To suggest that Miley would dig deep enough into the barrel of Blackness, doing overtime at the Appropriation Station to adopt a Nigerian pseudonym is telling: You, too, know how serious your skinfolk take their culture vulturing. It’s a full time job. So vast, our Sea of Awesomeness, right?

Teachable Moment Three: Learn how influence works.

French fries do not influence potatoes. Britney does not influence Janet. Justin does not influence Michael Jackson. Lessors do not influence The Great Ones. Similarly, Miley Cyrus does not influence Beyoncé. Now bite your motherfucking tongue.

To say such a thing is akin to saying that the car influences the paved road on which it travels. The Great Ones Blacked Excellently so that the latecomers could siphon that Black Excellence for profit and Blackpoints. Not vice versa.

–  “Eat the cake, Anime: On White Cluelessness (and Beyoncé),” by Alexander Hardy originally posted at Thecoloredboy.com

 

Can Gareth Edwards Build A Global Godzilla?

By Arturo R. García

The release of the trailer for the latest Godzilla release spawned a pretty good discussion over at The Mary Sue Wednesday, including this critique from a fan:

It’s too early to tell just how “global” this new Godzilla is, but it would be really nice if it acknowledged that the death of human beings is universal and is no more or less tragic by virtue of location, nationality or ethnic background. I don’t see that happening for the promotional campaign, because the people who make trailers and commercials are frequently different from the actual filmmakers, and tend to be somewhat problematic at the best of times – so I don’t see them doing anything different from the norm.

Because the sad fact is that lots of people are going to look on the deaths of non-Western non-white people in films, even outright disasters, as they do for real life: as sad or upsetting, but not *quite* as upsetting as if it happened to “their” people – even if it takes place in a western city with an ethnic majority. It isn’t cinema’s job to challenge those preconceptions, but cinema is in a strong position to make a difference. Would it really be such a problem for a film to make the “bold” statement that the death of thousands of non-Westerners is just as tragic as the death of thousands of Westerners? Would that really constitute “reverse”-racism? Is that infringing on white people’s representation in the media?

The first trailer doesn’t give us a lot to go on on that score. And even if the film’s IMDB cast list counts at least six people of color involved, what we see here is mostly focused on white characters (starting with the nameless white soldier who jumps into near-certain doom at the beginning). But the only POC featured, Ken Watanabe, will likely be playing a key character in Godzilla canon — Dr. Daisuke Serizawa, the man behind the invention that killed the original Godzilla in the monster’s 1954 eponymous debut.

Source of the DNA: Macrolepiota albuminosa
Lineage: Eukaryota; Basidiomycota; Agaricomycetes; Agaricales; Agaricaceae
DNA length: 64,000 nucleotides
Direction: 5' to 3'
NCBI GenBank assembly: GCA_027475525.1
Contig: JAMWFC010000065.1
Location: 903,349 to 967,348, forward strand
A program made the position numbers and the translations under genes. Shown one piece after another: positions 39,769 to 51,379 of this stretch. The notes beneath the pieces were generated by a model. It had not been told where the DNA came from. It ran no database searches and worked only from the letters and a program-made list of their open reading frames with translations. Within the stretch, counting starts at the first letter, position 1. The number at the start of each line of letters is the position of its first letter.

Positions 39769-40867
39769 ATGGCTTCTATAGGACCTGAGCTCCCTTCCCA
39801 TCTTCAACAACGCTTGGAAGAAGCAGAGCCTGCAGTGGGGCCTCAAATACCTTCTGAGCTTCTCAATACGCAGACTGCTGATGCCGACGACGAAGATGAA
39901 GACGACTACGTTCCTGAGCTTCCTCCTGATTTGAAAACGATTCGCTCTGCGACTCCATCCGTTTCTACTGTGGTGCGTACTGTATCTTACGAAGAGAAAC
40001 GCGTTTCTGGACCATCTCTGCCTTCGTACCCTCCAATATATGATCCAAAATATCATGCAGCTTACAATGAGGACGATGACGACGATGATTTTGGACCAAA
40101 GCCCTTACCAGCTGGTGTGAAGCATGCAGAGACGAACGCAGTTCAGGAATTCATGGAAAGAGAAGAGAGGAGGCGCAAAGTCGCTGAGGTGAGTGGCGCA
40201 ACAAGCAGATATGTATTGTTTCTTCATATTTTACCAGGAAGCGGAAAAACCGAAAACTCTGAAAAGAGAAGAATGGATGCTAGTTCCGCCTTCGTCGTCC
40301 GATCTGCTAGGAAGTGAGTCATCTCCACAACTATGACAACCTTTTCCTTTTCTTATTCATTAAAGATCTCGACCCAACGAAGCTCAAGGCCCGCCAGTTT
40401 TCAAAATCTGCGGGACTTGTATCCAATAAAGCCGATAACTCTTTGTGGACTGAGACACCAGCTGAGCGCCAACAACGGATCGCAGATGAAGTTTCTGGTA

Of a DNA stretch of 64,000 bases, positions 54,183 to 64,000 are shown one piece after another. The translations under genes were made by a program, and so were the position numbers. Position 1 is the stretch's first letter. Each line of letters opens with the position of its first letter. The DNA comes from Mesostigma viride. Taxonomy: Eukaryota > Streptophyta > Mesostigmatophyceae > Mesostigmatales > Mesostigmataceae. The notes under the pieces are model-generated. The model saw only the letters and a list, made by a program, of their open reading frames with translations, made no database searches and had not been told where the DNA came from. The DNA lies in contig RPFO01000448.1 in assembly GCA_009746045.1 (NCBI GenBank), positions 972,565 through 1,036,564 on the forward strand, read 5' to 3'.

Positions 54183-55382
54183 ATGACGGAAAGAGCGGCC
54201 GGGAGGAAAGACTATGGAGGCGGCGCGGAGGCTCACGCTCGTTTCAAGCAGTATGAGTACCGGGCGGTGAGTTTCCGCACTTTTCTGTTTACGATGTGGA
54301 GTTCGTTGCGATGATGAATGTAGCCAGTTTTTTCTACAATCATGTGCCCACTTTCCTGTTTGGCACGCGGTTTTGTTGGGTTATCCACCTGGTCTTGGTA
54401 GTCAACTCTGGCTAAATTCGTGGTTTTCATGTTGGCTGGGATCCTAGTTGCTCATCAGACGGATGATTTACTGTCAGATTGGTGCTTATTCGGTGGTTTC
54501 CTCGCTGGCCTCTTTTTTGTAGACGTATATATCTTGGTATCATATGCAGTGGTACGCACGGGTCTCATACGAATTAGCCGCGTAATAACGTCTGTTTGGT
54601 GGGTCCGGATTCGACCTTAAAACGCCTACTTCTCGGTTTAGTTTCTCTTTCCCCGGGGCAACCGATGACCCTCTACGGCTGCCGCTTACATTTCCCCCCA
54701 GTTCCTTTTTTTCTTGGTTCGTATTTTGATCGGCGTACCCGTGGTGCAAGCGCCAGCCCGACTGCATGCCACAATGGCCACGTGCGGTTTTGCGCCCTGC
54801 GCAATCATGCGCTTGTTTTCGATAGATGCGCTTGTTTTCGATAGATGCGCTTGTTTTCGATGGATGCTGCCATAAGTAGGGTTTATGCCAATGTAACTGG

But a piece of the synopsis has me, at least, hopeful that this film won’t just aspire to be a “reimagined version” of the character’s first appearance, and will show better judgment in picking which parts of Godzilla canon to explore.

SPOILERS UNDER THE CUT
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Open Thread: Scandal S03E10: ‘A Door Marked Exit’

By Arturo R. García

Fitz (Tony Goldwyn) and Rowan (Joe Morton) have a heart-to-heart, of sorts, in “A Door Marked Exit.”

Oh, there was another episode left?

Well, why wait ’til Monday, then?

SPOILERS UNDER THE CUT
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Open Thread: Beyocalypsé Now

By Arturo R. García

While we were sleeping, Beyoncé was not. Gaga may have Artpop, but B just made an art of the drop.

In case you missed it or just checked your Twitter feed, Beyoncé released an entire album out of the blue (Ivy), though it’s only available on iTunes until Dec. 21.

But the self-titled album was also accompanied by a “visual album” — basically, she went out and shot videos for every track and released snippets of those on YouTube. For my money, “Pretty Hurts” is already the best dramatic trailer we’re not going to see in theaters this Christmas, “Blow” is a spot-on disco homage/future mashup favorite and somebody’s already seizing on “Partition” to write a think-piece about how Miley Cyrus is MOAR FEMINIST than Beyoncé.

We’ll put some more of the video clips up under the cut and invite you to give your thoughts on those or the album as a whole under the cut.